Australian engineers have secured patents for a new kind of fusion energy generator.

A firm called HB11 Energy - which was formed by UNSW researchers - has secured intellectual property rights in Japan, China and the USA for a concept that they say differs radically from other experimental fusion projects.

The most common fusion energy approach is to heat Deuterium-Tritium fuel well beyond the temperature of the Sun (or almost 15 million degrees Celsius).

HB11 says that instead of heating the fuel, its hydrogen-boron fusion is achieved using two powerful lasers whose pulses apply precise non-linear forces to compress the nuclei together.

“Tritium is very rare, expensive, radioactive and difficult to store. Fusion reactions employing Deuterium-Tritium also shed harmful neutrons and create radioactive waste which needs to be disposed of safely. I have long favoured the combination of cheap and abundant hydrogen H and boron B-11. The fusion of these elements does not primarily produce neutrons and is the ideal fuel combination,” said UNSW Emeritus Professor Heinrich Hora.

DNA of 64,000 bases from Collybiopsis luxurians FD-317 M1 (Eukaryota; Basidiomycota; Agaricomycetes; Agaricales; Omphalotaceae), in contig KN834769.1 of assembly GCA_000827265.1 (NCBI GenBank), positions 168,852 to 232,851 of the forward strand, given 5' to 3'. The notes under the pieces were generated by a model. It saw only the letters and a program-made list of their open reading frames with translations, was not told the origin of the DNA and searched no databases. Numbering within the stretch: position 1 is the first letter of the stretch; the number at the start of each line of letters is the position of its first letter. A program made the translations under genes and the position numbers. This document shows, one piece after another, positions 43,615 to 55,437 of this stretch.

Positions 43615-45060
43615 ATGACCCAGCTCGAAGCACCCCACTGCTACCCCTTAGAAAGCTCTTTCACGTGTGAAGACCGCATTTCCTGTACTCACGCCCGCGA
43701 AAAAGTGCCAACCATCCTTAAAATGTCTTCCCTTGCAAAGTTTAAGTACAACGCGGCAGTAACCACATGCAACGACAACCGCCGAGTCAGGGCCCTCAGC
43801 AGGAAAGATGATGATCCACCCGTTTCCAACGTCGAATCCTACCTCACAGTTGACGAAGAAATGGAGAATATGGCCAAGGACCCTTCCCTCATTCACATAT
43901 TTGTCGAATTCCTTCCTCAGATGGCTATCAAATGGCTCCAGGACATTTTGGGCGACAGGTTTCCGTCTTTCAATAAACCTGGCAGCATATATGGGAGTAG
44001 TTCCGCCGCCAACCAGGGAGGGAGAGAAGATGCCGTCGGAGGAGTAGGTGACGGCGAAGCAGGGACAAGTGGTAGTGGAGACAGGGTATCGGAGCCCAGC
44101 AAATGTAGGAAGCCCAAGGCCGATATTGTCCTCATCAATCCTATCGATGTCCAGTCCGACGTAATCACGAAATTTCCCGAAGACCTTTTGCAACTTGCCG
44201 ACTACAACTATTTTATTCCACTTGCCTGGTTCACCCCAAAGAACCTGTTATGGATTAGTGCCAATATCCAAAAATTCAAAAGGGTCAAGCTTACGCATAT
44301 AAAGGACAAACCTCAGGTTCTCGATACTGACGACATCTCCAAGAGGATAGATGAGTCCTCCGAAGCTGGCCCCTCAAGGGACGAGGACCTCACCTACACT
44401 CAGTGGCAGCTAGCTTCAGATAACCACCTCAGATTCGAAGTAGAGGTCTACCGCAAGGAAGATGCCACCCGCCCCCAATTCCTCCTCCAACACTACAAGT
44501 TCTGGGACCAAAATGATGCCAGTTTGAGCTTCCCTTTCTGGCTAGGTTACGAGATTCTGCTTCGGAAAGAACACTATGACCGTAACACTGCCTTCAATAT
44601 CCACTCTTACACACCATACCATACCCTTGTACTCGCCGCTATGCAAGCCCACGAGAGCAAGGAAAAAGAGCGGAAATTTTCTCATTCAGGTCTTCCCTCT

Most other sources of power production, such as coal, gas and nuclear, rely on heating liquids like water to drive turbines.

In contrast, Professor Hora said, the energy generated by hydrogen-boron fusion converts directly into electricity allowing for much smaller and simpler generators.

Professor Hora’s reactor design is deceptively simple: a largely empty metal sphere, where a modestly sized HB11 fuel pellet is held in the centre, with apertures on different sides for the two lasers.

One laser establishes the magnetic containment field for the plasma and the second laser triggers the ‘avalanche’ fusion chain reaction.

The alpha particles generated by the reaction would create an electrical flow that can be channelled almost directly into an existing power grid with no need for a heat exchanger or steam turbine generator.

“The clean and absolutely safe reactor can be placed within densely populated areas, with no possibility of a catastrophic meltdown such as that which has been seen with nuclear fission reactors,” Professor Hora said.

With experiments and simulations measuring a laser-initiated chain reaction creating one billion-fold higher reaction rates than predicted (under thermal equilibrium conditions), the company believes it stands a high chance of reaching the goal of ‘net-energy gain’ well ahead of other groups.

“HB11 Energy’s approach could be the only way to achieve very low carbon emissions by 2050. As we aren’t trying to heat fuels to impossibly high temperatures, we are sidestepping all of the scientific challenges that have held fusion energy back for more than half a century,” said HB11’s managing director Dr Warren McKenzie.

“This means our development roadmap will be much faster and cheaper than any other fusion approach.”